• Wednesday, September 28, 2022


Biden administration to buy 500 mn Covid-19 vaccines to donate to low-income nations

U.S. President Joe Biden (Photo by Phil Noble – WPA Pool/Getty Images)

By: Pooja Shrivastava

US PRESIDENT Joe Biden is set to announce plans on Thursday (10) to buy and donate 500 million doses of the Pfizer coronavirus vaccine to more than 90 countries while calling on the world’s democracies to do their part to help end the deadly pandemic, the White House said.

Biden will announce the vaccine donation, the largest ever by a single country,  ahead of his meeting with leaders of the other G7 nations- Britain, Canada, France, Germany, Italy and Japan- in Cornwall, England.

“The goal of today’s donation is to save lives and end the pandemic and will provide the foundation for additional actions to be announced in the coming days,” the White House said. 

The new donations come on top of some 80 mn doses Washington has already pledged to donate by the end of June, and $2 bn in funding earmarked for the COVAX program led by the World Health Organization and the Global Alliance for Vaccines and Immunization, the White House said.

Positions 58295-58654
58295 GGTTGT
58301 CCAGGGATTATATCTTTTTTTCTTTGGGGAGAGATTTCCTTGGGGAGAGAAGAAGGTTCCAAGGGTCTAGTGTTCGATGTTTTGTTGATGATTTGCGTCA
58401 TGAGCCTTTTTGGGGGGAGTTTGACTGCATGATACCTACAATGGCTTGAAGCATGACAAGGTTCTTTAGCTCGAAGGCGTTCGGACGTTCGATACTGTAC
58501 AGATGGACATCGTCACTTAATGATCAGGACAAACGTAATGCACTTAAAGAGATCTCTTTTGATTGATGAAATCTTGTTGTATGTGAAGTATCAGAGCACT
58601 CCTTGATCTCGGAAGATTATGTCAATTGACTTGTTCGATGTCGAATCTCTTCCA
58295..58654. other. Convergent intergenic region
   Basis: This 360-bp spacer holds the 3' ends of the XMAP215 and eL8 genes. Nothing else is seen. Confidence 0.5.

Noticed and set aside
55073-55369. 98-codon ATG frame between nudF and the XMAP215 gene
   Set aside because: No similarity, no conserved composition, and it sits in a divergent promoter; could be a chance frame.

Washington is also taking steps to support local production of Covid-19 vaccines in other countries, including through its Quad initiative with Japan, India and Australia.

“President Biden has been clear that borders cannot keep this pandemic at bay and has vowed that our nation will be the arsenal of vaccines,” the White House said.

The US donations will go through the COVAX program to 92 low and lower-middle-income countries and the African Union, with 200 million doses to be delivered by the end of the year, and the rest in the first half of 2022. Shipments will begin in August, the White House said.

The donation was negotiated over the past four weeks by White House Covid-19 response coordinator Jeff Zients and the coronavirus task force team, a source familiar with the matter said.

Talks are also on Moderna Inc about buying some of its shots to donate to other countries.

The pandemic has killed about 3.9 million people around the world, with the infection reported in more than 210 countries and territories since the first cases were identified in China in December 2019.

Biden’s announcement comes amid mounting pressure for the US, which has now given at least one shot to around 64 per cent of its adult population, to boost donations of Covid-19 shots to other countries that are desperately seeking doses.

Top officials at the International Monetary Fund and World Bank warned that huge disparities in vaccination rates could prolong the pandemic, slowing a global economic recovery, and raising the risk that more deadly potentially vaccine-resistant- variants will emerge.

Eastern Eye

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